Tuesday, July 17, 2012

Physical Touch

Hugs, pats on the back, hand holding—all show “excitement, concern, care, and love” to someone who is Physical Touch (“The 5 Love Languages”). As I mentioned in the previous post, sometimes women jump to the conclusion that they are Acts of Service because they enjoy help around the house. I think some men assume they are Physical Touch because they like…you know: marital relations.

If Physical Touch is your love language, you desire for touch will go beyond sexual intimacy. You will find yourself hugging friends, patting people on the back, roughhousing with your kids, sitting as close as you can on the couch with someone special. One of the ways I know my husband really is Physical Touch is because he touches even his guy friends often: from hugs to shoves.

Dr. Chapman says it’s hard to pinpoint a child’s love language when he or she is under two, and that it is important to speak all languages to your kids as they form their language. Still, Jack (my two-and-a-half-year-old) has been obsessed with physical contact since he was born. The colicky baby needed to be held close, bounced, and whacked slightly-beyond-gently on the back for most hours of the day and too many hours of the night. These days, he adores hugs and kisses: from family, friends, strange babies, and even “beautiful girls” he doesn’t yet know but wants to. (I’m already praying God puts purity high in this boy’s heart!)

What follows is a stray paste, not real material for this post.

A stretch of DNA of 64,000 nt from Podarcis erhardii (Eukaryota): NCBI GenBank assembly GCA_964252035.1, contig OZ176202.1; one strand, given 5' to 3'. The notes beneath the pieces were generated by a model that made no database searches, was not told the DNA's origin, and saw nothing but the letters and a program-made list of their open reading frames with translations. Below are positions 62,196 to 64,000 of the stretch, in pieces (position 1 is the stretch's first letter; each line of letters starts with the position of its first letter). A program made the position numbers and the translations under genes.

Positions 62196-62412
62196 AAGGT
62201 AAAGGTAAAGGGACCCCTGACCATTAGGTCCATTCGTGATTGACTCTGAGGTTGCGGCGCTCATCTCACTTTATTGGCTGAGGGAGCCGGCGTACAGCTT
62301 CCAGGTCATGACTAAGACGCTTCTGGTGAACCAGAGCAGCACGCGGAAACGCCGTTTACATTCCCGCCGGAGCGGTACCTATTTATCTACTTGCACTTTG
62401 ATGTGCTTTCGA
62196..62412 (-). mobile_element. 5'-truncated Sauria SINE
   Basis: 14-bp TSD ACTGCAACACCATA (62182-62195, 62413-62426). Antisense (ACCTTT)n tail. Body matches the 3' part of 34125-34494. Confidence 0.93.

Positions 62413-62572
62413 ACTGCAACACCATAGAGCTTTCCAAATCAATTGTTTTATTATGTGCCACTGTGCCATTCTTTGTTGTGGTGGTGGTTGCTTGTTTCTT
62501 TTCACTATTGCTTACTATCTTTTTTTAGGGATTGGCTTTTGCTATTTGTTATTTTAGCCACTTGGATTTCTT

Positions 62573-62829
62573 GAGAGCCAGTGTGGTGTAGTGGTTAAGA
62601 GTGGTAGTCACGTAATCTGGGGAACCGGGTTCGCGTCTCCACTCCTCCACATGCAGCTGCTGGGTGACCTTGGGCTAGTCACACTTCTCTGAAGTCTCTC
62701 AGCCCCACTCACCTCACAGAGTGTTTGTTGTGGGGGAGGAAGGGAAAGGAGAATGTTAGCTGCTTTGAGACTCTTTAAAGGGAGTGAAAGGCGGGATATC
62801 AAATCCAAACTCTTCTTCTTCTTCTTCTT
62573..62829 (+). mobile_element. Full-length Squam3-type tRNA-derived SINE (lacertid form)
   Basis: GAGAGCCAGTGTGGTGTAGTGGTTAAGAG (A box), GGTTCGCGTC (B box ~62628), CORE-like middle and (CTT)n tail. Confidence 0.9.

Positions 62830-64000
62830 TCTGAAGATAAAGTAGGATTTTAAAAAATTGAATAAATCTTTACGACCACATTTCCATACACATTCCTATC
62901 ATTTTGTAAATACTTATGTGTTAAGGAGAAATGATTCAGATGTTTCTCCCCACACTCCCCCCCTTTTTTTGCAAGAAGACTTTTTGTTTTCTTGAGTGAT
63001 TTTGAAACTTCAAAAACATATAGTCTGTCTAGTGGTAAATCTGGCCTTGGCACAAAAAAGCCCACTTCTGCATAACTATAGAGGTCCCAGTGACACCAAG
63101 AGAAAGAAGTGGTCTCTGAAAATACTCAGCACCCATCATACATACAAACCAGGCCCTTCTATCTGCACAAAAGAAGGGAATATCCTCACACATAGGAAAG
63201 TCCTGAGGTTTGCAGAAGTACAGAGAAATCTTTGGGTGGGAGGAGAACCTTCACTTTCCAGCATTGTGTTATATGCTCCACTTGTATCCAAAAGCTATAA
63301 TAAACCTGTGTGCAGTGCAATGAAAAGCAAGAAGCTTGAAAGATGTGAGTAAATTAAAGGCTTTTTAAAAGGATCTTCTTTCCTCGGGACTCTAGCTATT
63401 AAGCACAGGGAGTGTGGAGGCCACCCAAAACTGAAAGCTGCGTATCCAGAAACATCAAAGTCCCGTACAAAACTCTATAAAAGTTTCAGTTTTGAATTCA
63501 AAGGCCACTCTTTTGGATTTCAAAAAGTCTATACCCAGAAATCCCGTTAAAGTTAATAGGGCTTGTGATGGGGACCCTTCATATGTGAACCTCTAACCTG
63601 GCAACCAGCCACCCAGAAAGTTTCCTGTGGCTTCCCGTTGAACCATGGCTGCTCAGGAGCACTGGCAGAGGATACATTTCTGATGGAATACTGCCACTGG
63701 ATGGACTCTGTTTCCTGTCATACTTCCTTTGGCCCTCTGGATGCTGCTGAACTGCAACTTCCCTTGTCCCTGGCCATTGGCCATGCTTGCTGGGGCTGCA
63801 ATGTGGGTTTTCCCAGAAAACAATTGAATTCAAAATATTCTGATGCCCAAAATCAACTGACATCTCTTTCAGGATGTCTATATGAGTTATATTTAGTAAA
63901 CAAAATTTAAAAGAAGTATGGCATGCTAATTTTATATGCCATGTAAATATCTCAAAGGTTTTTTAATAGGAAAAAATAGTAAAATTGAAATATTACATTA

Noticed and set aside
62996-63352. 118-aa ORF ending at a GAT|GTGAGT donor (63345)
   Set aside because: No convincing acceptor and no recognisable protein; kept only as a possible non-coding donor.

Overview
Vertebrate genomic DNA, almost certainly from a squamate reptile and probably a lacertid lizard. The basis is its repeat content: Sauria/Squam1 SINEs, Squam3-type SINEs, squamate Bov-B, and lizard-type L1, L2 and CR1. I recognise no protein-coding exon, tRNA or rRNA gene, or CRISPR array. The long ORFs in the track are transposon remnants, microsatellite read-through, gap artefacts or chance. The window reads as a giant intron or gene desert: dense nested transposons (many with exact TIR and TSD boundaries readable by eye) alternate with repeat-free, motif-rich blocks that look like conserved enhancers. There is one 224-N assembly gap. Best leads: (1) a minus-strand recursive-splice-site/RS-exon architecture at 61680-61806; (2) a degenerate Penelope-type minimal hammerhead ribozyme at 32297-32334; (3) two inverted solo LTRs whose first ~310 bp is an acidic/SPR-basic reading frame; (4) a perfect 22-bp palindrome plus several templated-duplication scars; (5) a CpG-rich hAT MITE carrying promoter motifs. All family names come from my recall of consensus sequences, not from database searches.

Once I was talking about this love language in a class. A student and I were both wondering why, scoring so high in Physical Touch, we are often reserved. We wondered if, mixed with our introvert status, we were naturally more cautious. She explained she held Physical Touch in such a high regard that it took someone being quite dear to her (“in my inner circle”) to get her love in that way.

A discussion with your spouse or some time thinking over how you treat a friend is in order if you aren’t both Physical Touch.  Any time you are speaking outside of your native tongue, you will find you have to make a concerted effort. Physical Touch is no different. Rethink where you sit as you watch television together, hold hands when you say grace, hug when he comes home from work, kiss when she has washed the dishes. With Physical Touch, distance can bring resistance, and nearness can mean dearness. 

 Jack hugging his best friend Malachi

 sweet brothers

 giving his Nana Sugie and unsolicited hug

 one of my mom's favorite photos of Jack randomly kissing his cousin Charlie

an old favorite of Jack and Jonas
Before bed each night, Jack and I snuggle in my bed and watch cartoons.

Chapman, Gary. The 5 Love Languages. Chicago: Northfield, 1995. Print.

“The 5 Love Langugages.” The 5 Love Languages. Moody Publishers. n.d. Web. 11 May 2012.

this post is linked up with


friday favorite things | finding joy


  1. I haven't read this book yet and I really need to do that! Great post! :)

    Mindy @ New Equus - A New Creation

  2. Ahhhhh. Love the pictures. Both my guys love to cuddle. Part of it is their need for pressure (both have autsim) and the other part they just love to cuddle and kiss. I really need to get this book out.

  3. Loved this book! I think I need to revisit it! Over from Finding Joy, thanks for linking up!

  4. Appreciate you linking up for Faithfully Parenting Friday....still need to get this book! never thought about love in these ways...